At a community meeting, Princeton officials outlined several options under consideration that would lead to the reinstatement of organic food waste program – both short-term and long-term solutions. Setting the tone for the meeting that drew about 100 residents, Princeton Mayor Liz Lempert assured them that Princeton Council is committed to the organic food waste recycling program. A decision on how it will be implemented will be reached by June or July.
While it has been a “really difficult time” for program participants, the good news is that the pause in service has opened up opportunities that could change how the program is handled and make it much better, Mayor Lempert said. Robert Hough, the town’s director of Infrastructure and Operations, said the plan is for the town to collect the organic food waste. The town will buy a truck and make improvements at the Princeton Sewer Operating Committee site on River Road to accommodate the program. “I am 99 percent sure that’s the way it is going to go,” Hough said.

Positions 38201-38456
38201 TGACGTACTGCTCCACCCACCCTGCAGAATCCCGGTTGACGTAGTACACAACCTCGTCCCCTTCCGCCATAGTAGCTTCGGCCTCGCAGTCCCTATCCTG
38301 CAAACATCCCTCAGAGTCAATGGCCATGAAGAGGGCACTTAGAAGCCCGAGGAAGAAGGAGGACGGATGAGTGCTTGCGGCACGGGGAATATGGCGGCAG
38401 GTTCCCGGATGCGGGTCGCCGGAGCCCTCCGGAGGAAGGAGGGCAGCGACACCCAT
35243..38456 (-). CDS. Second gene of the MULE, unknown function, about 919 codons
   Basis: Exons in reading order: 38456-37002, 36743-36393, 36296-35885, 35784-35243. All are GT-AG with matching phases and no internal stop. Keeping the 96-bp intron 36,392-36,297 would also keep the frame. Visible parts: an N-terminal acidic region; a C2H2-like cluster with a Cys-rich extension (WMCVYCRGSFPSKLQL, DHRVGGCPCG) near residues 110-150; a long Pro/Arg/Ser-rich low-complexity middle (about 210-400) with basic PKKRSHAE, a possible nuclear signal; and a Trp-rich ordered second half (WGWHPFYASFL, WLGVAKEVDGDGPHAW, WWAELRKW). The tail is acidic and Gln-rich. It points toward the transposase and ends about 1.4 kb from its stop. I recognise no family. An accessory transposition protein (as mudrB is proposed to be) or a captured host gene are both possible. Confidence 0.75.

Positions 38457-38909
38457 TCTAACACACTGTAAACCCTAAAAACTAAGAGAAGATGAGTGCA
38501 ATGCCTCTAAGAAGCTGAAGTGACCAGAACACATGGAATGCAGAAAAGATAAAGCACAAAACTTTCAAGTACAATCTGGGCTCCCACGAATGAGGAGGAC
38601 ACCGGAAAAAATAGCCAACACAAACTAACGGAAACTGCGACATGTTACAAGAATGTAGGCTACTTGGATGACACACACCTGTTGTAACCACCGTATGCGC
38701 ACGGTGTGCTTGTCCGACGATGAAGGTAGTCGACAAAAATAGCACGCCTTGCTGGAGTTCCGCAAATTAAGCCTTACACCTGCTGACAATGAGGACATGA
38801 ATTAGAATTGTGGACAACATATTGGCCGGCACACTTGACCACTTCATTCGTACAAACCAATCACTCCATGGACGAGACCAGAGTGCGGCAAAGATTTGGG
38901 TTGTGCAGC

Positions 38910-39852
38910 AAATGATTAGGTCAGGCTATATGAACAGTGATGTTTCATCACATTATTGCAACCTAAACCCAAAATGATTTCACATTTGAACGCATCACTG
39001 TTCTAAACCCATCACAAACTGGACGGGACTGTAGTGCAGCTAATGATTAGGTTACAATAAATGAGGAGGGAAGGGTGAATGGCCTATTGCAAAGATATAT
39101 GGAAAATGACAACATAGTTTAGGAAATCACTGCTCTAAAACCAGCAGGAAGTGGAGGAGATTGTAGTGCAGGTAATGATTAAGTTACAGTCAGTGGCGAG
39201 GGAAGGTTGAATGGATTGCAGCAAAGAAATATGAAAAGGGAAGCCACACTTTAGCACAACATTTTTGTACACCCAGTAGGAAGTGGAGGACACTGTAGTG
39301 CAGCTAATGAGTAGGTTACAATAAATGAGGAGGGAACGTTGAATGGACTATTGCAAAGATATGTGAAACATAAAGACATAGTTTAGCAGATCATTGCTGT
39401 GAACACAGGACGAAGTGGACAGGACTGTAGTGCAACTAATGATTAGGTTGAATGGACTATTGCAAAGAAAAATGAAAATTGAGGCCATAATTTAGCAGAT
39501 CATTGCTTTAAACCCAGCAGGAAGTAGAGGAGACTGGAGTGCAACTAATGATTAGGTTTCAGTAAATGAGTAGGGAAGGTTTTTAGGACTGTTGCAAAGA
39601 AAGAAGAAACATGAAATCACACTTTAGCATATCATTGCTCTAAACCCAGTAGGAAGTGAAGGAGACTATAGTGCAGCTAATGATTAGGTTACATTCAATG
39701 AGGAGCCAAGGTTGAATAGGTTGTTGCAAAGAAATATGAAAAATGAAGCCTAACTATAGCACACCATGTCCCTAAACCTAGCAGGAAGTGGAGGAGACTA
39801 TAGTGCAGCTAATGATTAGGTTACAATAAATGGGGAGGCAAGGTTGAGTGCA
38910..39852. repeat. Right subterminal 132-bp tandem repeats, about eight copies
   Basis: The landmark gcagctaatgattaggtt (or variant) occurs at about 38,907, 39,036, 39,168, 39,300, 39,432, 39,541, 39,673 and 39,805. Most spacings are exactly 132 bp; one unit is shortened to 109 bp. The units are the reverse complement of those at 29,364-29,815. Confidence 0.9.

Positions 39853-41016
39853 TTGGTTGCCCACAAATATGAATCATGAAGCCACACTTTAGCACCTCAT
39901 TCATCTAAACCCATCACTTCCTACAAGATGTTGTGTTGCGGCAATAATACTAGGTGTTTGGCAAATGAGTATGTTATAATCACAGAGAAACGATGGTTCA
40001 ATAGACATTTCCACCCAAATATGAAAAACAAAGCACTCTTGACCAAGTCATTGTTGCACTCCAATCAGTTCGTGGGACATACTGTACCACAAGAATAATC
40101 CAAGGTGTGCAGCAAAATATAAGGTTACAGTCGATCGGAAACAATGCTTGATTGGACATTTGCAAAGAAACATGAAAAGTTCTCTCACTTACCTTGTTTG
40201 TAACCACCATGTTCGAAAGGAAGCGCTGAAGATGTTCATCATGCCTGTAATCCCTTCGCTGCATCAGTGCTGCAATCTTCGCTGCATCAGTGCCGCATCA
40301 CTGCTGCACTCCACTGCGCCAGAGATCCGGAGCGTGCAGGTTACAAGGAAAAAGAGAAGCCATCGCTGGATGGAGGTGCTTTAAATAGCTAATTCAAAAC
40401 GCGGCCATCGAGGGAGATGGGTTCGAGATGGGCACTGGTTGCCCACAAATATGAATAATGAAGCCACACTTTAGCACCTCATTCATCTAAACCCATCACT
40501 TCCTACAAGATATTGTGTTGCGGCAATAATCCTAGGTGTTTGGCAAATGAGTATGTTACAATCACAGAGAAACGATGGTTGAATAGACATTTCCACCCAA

Hough said arrangements are being made to meet with the New Jersey Department of Environmental Protection to review the proposal. State officials seem to like it because it is food waste – not trash – that is being recycled. But if the River Road site is not acceptable, the backup plan calls for hauling the organic food waste to Double Brook Farm in Hopewell Township, Hough said.
Matt Wasserman, president of Sustainable Princeton’s board of directors, outlined several options under consideration for handling the waste – from acquiring Metlife Stadium’s unused biodigester, to a rocket composter, windrow composting at Double Brook Farm in cooperation with Cherry Valley Cooperative farm, and the bokashi fermentation method. The Metlife biodigester is most attractive to the town, because Metlife Stadium management would “gift” it to Princeton, Hough said.